By Alastair Himmer

MELBOURNE (Reuters) - Andy Murray, Britain's great grand slam hope, could be forgiven for thinking he had dodged a bullet with Rafa Nadal's shock Australian Open exit.

But fifth seed Murray, beaten by Roger Federer in last year's final, will not be underestimating Nadal's conqueror David Ferrer when they meet in Friday's semi-final, despite the Spaniard's cause being aided by an injury to his opponent.

The winner faces Serbia's Novak Djokovic in Sunday's final after the third seed knocked out defending champion Roger Federer 7-6 7-5 6-4 in the first semi-final.

Ferrer's 6-4 6-2 6-3 win over world number one Nadal came mainly as a result of a hamstring tweak suffered by his compatriot after just three games.

However, the seventh seed remains unbeaten in 2011, having won a warm-up tournament in Auckland, and even a fully fit Nadal would have had his hands full.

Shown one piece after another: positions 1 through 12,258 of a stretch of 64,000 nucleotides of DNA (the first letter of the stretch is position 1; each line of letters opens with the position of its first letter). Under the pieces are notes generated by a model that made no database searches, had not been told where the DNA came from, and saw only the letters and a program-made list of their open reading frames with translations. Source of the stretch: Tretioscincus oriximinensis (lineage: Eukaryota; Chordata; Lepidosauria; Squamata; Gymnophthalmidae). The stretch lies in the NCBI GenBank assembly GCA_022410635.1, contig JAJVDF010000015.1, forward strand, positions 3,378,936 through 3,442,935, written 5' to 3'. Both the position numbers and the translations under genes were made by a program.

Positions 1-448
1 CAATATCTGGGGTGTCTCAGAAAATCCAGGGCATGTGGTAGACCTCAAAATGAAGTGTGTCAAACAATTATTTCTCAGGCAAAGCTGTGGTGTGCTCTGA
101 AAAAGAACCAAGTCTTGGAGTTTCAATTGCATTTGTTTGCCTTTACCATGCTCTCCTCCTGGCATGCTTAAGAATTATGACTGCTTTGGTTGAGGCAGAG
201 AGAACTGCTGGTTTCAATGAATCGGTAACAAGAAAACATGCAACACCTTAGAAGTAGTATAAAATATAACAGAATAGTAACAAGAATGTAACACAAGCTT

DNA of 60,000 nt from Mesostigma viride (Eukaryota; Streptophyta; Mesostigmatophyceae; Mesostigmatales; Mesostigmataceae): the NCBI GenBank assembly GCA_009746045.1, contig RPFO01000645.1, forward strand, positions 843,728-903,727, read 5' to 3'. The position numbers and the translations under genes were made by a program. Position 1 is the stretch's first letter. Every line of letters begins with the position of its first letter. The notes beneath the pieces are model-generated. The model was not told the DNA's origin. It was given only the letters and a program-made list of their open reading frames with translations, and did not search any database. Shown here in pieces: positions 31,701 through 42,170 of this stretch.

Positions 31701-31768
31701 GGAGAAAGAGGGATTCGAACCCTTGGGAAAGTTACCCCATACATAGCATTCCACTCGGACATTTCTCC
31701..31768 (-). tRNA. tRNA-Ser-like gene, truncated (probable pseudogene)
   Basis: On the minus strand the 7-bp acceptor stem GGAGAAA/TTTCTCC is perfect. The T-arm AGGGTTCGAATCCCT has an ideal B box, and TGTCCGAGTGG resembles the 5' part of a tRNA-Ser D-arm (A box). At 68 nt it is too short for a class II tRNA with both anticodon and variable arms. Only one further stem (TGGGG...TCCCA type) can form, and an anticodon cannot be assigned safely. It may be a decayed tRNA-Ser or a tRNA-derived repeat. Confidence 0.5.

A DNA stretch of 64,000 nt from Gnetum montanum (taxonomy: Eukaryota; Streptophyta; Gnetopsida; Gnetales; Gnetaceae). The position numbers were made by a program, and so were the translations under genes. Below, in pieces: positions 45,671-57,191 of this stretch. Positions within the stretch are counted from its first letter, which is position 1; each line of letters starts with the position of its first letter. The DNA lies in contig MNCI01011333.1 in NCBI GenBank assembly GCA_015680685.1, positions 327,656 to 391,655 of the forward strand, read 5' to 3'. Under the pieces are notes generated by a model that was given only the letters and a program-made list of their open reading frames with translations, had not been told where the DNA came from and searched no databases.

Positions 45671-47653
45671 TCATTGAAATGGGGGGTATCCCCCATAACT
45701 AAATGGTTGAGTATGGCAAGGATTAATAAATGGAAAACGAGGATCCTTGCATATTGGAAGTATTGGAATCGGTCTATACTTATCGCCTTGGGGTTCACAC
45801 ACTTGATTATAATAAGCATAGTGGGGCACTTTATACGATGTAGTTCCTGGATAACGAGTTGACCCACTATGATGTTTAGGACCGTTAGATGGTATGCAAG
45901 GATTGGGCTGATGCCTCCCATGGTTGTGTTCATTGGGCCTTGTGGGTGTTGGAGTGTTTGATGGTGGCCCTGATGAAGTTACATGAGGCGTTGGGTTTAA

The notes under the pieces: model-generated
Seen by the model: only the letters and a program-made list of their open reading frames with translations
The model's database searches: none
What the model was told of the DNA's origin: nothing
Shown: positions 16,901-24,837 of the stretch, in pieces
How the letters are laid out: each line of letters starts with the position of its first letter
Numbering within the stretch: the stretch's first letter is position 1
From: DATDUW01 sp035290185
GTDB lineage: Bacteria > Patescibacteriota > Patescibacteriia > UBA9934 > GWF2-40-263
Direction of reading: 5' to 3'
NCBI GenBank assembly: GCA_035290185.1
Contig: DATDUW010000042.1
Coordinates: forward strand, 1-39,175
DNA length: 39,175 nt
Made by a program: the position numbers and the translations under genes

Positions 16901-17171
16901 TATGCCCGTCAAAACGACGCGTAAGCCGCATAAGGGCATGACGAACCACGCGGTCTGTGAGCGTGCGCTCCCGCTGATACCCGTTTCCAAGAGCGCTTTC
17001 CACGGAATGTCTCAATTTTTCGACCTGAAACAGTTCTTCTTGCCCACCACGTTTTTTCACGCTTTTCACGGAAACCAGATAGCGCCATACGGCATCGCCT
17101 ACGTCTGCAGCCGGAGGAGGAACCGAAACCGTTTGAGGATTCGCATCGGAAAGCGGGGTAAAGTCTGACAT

"David's playing a fantastic tournament," Nadal told reporters. "If he keep playing like this, he has a good chance.

"I would love him to win the tournament. He's a fantastic guy and a good friend."

Murray, who also lost to Federer in the 2008 U.S. Open final, played arguably the tournament's best tennis in blowing Austria's Juergen Melzer off court in the fourth round.

He dropped his first set of the year's first grand slam against Ukrainian Alexandr Dolgopolov in the quarter-final but Murray never looked troubled.


Iron man Ferrer takes no prisoners, hitting bombs off both wings, and is one of the fittest players in the men's game, with a 3-2 career record over Murray.

So cock-sure were the world's press Murray would be facing Nadal on Friday, no one bothered even to ask about Ferrer, whose progress through the draw had gone largely unnoticed.

The Briton thrashed Ferrer 6-2 6-2 in their round-robin match at the World Tour Finals but Ferrer will have nothing to lose in only his second grand slam semi-final.

He is likely to come out swinging, drilling balls to the corners, pushing Murray to his limit and daring him to slug it out toe-to-toe, which the Briton can ill afford to do.

"It's just another match," said Ferrer, one of the best returners in men's tennis. "I will fight, like every match of my life. Andy is a top player but I am confident."

(Editing by John O'Brien and Tom Pilcher)